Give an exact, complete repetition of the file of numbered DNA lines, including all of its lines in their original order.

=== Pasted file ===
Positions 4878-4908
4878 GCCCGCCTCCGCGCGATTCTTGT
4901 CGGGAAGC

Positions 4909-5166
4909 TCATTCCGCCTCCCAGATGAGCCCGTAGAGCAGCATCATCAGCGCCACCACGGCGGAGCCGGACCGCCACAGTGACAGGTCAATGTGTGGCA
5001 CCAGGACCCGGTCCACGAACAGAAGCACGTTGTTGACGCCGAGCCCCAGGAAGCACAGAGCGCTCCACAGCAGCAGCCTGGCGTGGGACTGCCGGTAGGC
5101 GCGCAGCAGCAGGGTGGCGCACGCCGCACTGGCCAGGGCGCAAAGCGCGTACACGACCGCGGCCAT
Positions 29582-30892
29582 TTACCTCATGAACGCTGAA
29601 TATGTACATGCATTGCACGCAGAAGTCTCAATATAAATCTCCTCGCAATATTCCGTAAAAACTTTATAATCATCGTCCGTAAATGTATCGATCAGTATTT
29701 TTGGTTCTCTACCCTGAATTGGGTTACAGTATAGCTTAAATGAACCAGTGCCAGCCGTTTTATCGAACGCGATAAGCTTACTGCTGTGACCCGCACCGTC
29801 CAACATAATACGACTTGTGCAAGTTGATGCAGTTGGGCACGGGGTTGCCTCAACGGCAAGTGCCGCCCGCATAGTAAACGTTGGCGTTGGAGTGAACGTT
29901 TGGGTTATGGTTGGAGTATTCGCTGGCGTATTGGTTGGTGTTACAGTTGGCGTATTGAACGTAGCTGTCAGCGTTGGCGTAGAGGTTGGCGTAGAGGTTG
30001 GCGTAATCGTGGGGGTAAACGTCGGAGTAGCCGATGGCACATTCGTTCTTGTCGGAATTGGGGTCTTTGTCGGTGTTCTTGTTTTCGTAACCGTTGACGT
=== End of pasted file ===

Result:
Positions 4878-4908
4878 GCCCGCCTCCGCGCGATTCTTGT
4901 CGGGAAGC

Positions 4909-5166
4909 TCATTCCGCCTCCCAGATGAGCCCGTAGAGCAGCATCATCAGCGCCACCACGGCGGAGCCGGACCGCCACAGTGACAGGTCAATGTGTGGCA
5001 CCAGGACCCGGTCCACGAACAGAAGCACGTTGTTGACGCCGAGCCCCAGGAAGCACAGAGCGCTCCACAGCAGCAGCCTGGCGTGGGACTGCCGGTAGGC
5101 GCGCAGCAGCAGGGTGGCGCACGCCGCACTGGCCAGGGCGCAAAGCGCGTACACGACCGCGGCCAT
Positions 29582-30892
29582 TTACCTCATGAACGCTGAA
29601 TATGTACATGCATTGCACGCAGAAGTCTCAATATAAATCTCCTCGCAATATTCCGTAAAAACTTTATAATCATCGTCCGTAAATGTATCGATCAGTATTT
29701 TTGGTTCTCTACCCTGAATTGGGTTACAGTATAGCTTAAATGAACCAGTGCCAGCCGTTTTATCGAACGCGATAAGCTTACTGCTGTGACCCGCACCGTC
29801 CAACATAATACGACTTGTGCAAGTTGATGCAGTTGGGCACGGGGTTGCCTCAACGGCAAGTGCCGCCCGCATAGTAAACGTTGGCGTTGGAGTGAACGTT
29901 TGGGTTATGGTTGGAGTATTCGCTGGCGTATTGGTTGGTGTTACAGTTGGCGTATTGAACGTAGCTGTCAGCGTTGGCGTAGAGGTTGGCGTAGAGGTTG
30001 GCGTAATCGTGGGGGTAAACGTCGGAGTAGCCGATGGCACATTCGTTCTTGTCGGAATTGGGGTCTTTGTCGGTGTTCTTGTTTTCGTAACCGTTGACGT